Your name is Tacoma Newsome. You’re the new kid at WAGA. OK, you’re no kid. You’ve paid your TV reporter dues elsewhere. You’re polished. You’re ready for the big time.
Careful what you wish for.
WAGA is a big happy family. Nearly all of your co-workers are lovely and agreeable people. Many of them are downright entertaining. Like most families, there’s a certain element of dysfunction. At WAGA, it’s pervasive enough that one veteran reporter continually refers to “the waga way.” It’s not a complimentary reference.
You probably have a three-year contract (with windows at each anniversary, effectively making it a series of one-year contracts). Settle in, but don’t get too comfortable. Here are some helpful tips from a guy who spent 21 years in the family.
* The general manager, Gene McHugh, is a prince and perhaps the nicest guy in the building. Don’t cross him.
* The news director, Budd McEntee, is super-smart, talented and quick-witted. He will be the first to tell you that he’s not a nice guy and he’s not there to be your friend. Believe him.
* Expect to hear the term “Budd wants…” frequently from Mr. McEntee’s embattled, well-meaning middle-managers. You’ll almost never hear it from Mr. McEntee himself, however. As the guy running eight and a half hours of local news programming each weekday (soon to be 9 1/2), he’s very busy.
* You’re working a 3am shift. That’s not as terrible as it sounds, because it minimizes your exposure to the army of managers who show up at 9am each day. Expect the final three-plus hours of your shift to be the most painful.
* Understand that the middle managers are every bit as overworked as anybody in that newsroom. They take a lot of abuse. They’re actually nice people, but can get a little crazy. They’ve all drunk the local TV news Kool-Aid, and expect you to enjoy its taste each day.
* Respect your show producers. You’ll hear the reporters at the other stations gripe about their producers, but you shouldn’t. At WAGA, your producers are bright and capable. They’re under pressures comparable to yours. And unlike you, they’re stuck in the building.
* Eventually, you’ll work a day shift. Expect to cover news with one hand tied behind your back. You’ll be expected to work on tomorrow’s news today, while beating the competition on today’s story. By 3pm each day, an individual known as the “planning editor” will call you to ask what exclusive story you have planned for tomorrow. S/he isn’t kidding.
You’ll get similar treatment for nightside and weekends. If you work nightside, expect your phone to start ringing hours prior to the start of your shift. Nightside can be crazy-pants.
* As a daysider, producing separate pieces for the noon, 5pm and 6pm newscasts is de rigeur. Learn to breathe without a lot of oxygen.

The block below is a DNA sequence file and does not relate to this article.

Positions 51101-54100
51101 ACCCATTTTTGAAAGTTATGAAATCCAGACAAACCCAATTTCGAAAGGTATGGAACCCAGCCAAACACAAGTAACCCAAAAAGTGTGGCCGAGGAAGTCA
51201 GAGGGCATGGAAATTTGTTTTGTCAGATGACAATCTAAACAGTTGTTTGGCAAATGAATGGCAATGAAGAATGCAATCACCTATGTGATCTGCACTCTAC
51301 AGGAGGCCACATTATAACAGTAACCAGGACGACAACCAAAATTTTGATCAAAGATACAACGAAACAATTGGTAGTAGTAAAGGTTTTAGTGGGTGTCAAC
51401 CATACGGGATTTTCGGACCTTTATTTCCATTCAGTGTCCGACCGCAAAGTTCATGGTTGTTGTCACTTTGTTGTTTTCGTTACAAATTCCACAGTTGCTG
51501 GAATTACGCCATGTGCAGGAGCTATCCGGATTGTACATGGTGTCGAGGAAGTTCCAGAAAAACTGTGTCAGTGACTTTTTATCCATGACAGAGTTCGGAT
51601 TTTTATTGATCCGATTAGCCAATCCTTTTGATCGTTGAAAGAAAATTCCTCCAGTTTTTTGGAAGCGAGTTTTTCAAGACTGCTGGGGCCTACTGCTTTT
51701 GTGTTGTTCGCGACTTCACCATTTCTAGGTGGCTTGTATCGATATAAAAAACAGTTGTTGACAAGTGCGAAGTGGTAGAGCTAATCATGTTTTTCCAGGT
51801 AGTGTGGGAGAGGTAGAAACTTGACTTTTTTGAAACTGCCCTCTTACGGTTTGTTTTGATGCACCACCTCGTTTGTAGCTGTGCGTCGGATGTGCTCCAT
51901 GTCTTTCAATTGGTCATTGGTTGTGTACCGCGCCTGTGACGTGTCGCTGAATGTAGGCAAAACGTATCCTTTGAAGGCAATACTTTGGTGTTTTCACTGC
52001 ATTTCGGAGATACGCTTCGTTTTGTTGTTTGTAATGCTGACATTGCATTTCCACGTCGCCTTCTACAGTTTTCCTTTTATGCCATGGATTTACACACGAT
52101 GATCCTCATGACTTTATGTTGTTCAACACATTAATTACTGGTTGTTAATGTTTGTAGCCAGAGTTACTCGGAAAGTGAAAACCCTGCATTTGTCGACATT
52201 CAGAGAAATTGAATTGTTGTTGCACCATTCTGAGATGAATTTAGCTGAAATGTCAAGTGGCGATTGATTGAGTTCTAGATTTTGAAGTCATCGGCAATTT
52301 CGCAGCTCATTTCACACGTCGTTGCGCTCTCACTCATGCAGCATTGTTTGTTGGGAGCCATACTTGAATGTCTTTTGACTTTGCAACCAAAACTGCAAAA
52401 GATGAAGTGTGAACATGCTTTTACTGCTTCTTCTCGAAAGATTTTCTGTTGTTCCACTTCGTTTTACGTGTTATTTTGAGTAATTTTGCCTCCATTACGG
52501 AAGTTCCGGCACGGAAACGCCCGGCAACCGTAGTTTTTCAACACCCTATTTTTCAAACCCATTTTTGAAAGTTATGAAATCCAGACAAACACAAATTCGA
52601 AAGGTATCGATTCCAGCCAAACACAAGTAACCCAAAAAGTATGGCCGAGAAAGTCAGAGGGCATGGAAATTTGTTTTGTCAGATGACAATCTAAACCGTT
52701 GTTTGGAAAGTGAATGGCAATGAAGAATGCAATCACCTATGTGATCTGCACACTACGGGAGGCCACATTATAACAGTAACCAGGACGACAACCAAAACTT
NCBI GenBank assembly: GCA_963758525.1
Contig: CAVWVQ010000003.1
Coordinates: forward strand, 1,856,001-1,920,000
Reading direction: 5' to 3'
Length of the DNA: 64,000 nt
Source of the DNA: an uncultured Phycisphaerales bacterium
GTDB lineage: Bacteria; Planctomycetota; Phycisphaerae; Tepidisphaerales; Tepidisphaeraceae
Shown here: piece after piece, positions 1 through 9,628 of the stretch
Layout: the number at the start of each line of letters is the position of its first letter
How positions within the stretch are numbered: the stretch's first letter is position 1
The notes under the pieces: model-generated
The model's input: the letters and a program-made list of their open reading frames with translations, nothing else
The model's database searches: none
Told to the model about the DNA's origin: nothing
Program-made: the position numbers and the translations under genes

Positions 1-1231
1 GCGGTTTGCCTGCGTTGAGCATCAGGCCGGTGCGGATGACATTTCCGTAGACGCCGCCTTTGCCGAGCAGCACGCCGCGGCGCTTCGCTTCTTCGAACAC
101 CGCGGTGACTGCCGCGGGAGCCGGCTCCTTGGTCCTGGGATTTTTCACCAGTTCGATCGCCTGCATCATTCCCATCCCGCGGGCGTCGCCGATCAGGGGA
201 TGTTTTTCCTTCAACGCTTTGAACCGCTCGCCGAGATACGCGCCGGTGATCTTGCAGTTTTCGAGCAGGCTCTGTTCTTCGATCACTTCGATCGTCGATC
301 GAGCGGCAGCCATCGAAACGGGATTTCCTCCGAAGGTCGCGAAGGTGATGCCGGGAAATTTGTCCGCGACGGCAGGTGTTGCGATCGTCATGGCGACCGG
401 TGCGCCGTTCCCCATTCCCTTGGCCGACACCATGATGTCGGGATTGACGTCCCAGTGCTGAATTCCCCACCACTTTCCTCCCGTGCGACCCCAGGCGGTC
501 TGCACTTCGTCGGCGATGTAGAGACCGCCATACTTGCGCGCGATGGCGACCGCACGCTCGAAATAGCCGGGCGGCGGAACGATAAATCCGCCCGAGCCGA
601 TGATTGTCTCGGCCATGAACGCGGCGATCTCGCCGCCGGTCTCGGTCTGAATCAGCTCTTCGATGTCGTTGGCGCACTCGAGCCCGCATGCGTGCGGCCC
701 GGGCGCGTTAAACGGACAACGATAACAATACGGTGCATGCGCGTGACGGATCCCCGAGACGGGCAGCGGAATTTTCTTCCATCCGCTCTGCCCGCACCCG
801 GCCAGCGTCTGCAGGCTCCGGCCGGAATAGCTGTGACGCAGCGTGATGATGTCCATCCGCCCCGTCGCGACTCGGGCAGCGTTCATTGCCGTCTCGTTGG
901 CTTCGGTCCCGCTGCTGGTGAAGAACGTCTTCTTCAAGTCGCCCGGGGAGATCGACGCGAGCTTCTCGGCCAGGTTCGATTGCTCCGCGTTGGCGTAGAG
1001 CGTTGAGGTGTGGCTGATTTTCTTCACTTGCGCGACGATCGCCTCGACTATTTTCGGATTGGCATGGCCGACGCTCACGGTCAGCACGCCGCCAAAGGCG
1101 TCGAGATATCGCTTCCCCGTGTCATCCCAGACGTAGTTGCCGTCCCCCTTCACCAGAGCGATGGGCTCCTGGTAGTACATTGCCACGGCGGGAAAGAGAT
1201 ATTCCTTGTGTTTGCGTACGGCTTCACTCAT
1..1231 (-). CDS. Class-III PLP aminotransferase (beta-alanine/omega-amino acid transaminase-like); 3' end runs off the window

* When the EP for Special Projects asks you for ideas for sweeps, give her a half-dozen each time. If they’re recycled from your previous job, that’s OK. Special Projects will provide your most consistent opportunity to produce stories that you’d actually be proud to show people. Take advantage.
* Don’t let your managers see behind the curtain. If you’ve got a story idea that came from your next-door neighbor, don’t volunteer that. Let ’em think you develop stories by working sources day and night.
* If you want to become an investigative reporter, you’ll probably have to do it without becoming part of the I-Team. The last reporter to move into that unit did so about 12 years ago.
* If you’re expecting to become an anchor, don’t hold your breath.
* Don’t expect anything resembling “job security.” You were hired because your audition DVD landed at the top of a large stack of applicants. The stack is refreshed daily. You can be replaced, and they don’t mind saying it out loud.
* Read Kafka. It probably won’t help you understand your workplace, but it might make you feel better.
Like most young TV news folks entering “the big time,” this experience will hit you in unexpected ways. You’ll be amazed at the trivial pursuits of big market news. You’ll find the feeding of the beast to be exhausting. Learn to revel in the fact that you work small miracles each day. You and your photog will be the only ones who fully appreciate it, however.
You’ll learn that your 3am shift will frequently become a 12-hour shift. As the new kid, you won’t feel comfortable asking for relief. Do it anyway.
When your contract expires, you’ll probably search your soul for an answer to the question: Do I want to keep doing this?
Funny thing is, TV news needs good people. The audience appreciates them. But that doesn’t mean your employers necessarily will.
Keep up the good work, kid. You’re doing a great job.